His control over her covered all areas of her life. When Jovan expressed a desire to go to college, he would not allow her to go. She decided to wait until he was deployed to enroll in college, reasoning that it would give him time to cool off and get used to the idea. Deployment presented an opportunity for her to do things he would deny her when he was home, including when she wanted to buy things for the kids. It became normal.
Her husband’s increasingly violent attacks often occurred in front of the children, and her younger son tried to intervene to protect her.
Over time, the abuse escalated, and Jovan’s husband became increasingly aggressive and threatening to her. He held knives to her neck, punched her in the face several times, and threatened to kill her as he strangled her until she blacked out. Without regard for the danger to everyone in the car, Jovan’s husband choked and punched her as she drove and later punched out the truck window.
Her children, who saw and heard every fight, would cry and get scared. Jovan remembers that her younger son would bite his bottle and try to push his dad off her when she was being attacked. There were many times where she blacked out, thinking that she was dying, but she thankfully always woke up.
During the last few years of their marriage, Jovan remembers just wanting to die. She could only wait for him to explode in rage at her again, and she hoped that he would just take her life so it would be over. However, she did not want to leave her kids behind, and they were a source of strength for her despite having to carry the secret of the abuse silent.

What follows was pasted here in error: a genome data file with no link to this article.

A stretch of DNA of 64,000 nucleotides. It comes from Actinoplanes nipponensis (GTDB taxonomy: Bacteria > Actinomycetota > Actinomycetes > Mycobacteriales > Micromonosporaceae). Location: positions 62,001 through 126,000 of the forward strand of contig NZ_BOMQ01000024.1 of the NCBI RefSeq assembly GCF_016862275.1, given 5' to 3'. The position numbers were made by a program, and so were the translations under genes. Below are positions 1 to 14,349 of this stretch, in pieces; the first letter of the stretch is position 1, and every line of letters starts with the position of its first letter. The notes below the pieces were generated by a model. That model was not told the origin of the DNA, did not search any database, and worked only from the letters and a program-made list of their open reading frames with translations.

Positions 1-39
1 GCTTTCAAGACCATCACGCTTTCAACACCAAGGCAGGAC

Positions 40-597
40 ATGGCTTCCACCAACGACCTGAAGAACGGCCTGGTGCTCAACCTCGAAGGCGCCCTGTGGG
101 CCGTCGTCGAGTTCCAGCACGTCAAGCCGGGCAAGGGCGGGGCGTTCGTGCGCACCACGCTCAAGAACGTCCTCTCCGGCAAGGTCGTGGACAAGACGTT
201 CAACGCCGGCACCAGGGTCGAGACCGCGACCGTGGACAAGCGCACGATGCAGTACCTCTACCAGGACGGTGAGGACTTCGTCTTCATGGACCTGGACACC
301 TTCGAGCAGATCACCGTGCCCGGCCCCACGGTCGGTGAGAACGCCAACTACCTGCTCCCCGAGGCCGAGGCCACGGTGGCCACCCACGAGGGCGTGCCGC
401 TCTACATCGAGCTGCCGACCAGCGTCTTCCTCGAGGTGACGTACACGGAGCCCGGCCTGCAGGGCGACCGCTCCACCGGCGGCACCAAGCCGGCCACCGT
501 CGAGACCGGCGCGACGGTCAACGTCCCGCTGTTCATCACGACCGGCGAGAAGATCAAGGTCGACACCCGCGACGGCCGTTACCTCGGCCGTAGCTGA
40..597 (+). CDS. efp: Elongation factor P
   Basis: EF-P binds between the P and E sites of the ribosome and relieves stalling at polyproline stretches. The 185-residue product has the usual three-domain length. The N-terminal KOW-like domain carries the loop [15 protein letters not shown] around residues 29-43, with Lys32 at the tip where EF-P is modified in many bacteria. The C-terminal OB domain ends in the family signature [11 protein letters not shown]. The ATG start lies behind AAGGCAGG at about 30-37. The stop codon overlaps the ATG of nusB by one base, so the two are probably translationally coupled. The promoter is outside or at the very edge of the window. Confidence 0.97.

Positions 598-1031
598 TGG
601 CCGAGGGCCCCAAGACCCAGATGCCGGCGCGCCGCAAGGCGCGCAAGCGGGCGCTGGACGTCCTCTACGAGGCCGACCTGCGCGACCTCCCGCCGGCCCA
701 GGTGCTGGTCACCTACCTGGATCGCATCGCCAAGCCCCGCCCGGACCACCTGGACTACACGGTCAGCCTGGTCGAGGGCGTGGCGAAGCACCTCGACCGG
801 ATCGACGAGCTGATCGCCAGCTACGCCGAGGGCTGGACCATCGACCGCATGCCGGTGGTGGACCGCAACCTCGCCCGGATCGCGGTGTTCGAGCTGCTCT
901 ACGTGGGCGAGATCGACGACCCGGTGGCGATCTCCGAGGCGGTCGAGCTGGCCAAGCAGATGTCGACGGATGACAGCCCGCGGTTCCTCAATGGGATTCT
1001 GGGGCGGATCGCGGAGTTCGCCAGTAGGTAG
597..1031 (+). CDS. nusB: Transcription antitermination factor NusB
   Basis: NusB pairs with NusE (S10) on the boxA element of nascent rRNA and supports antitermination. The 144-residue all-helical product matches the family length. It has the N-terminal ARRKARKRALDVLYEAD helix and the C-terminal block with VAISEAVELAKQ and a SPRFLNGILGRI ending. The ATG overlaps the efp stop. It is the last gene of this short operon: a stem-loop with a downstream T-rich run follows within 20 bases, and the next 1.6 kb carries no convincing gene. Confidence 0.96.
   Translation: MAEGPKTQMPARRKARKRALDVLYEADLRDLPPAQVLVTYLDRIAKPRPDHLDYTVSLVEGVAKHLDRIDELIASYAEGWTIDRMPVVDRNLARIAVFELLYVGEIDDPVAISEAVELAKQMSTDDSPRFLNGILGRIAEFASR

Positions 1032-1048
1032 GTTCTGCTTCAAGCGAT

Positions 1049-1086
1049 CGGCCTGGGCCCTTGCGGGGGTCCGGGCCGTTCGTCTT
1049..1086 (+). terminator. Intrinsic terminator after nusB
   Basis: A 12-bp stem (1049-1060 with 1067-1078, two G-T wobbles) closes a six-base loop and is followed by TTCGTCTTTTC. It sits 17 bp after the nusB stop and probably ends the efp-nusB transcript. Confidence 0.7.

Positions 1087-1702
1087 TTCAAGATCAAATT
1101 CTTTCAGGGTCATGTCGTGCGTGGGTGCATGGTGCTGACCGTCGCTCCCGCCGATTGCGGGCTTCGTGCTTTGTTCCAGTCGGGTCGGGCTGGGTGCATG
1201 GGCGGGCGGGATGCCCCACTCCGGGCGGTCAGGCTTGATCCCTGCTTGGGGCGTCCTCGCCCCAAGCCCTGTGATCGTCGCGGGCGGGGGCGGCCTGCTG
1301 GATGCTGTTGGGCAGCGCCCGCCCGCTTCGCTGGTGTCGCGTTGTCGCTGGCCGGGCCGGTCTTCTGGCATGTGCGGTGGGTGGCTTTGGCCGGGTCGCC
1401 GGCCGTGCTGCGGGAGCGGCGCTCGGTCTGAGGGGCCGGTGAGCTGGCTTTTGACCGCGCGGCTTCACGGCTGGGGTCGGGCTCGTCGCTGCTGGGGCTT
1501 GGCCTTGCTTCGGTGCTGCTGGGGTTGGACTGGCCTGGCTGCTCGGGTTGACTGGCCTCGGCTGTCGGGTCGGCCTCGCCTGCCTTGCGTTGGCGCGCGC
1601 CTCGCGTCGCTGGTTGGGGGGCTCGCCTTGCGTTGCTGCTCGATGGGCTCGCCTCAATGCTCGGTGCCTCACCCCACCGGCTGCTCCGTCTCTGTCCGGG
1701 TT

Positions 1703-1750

One of the last dark moments of Jovan’s life was when her husband beat her and then threw her head into a plastered wall, causing a bloody nose and swelling and bruises on her face. Afterward, as he held a gun to her head, she thought she was going to die. Her children screamed and cried in fear, and Jovan feared for their safety. For several hours, Jovan held on to the gun and talked her husband down. When she was finally able to calm him down, she took the gun away.
The last time Jovan was attacked, her older son feared so much for her life that he took his younger brother to the neighbor’s house to call the police.
After that attack, he passed out, but Jovan was not able to sleep. Just like the many times before, she pretended it did not happen. The next morning, she started patching up the huge hole in the wall he threw her into the night before. While she wishes that she could say that it was the last time, it was not. It happened one final time.
This time, her older son called the police because he was scared that his dad was going to kill his mom. He was brave, and his actions ended up saving Jovan’s life. He grabbed his little brother, walked to a neighbor’s house, and called the police. After she left, she filed for a two-year protective order and a divorce.
“Since then, we’ve been doing fine starting over. I look back and realized that for the ten years of abuse I endured, I was extremely lucky to make it out alive. It’s not easy, and we still struggle. We have our moments, and we are still healing as a family – but life is good.”
**If you or someone you know is in an abusive relationship, there is help. You can visit the Break the Silence website at www.breakthesilencedv.org, chat with one of our helpline advocates at 855-287-1777, or send a private message through our Facebook page.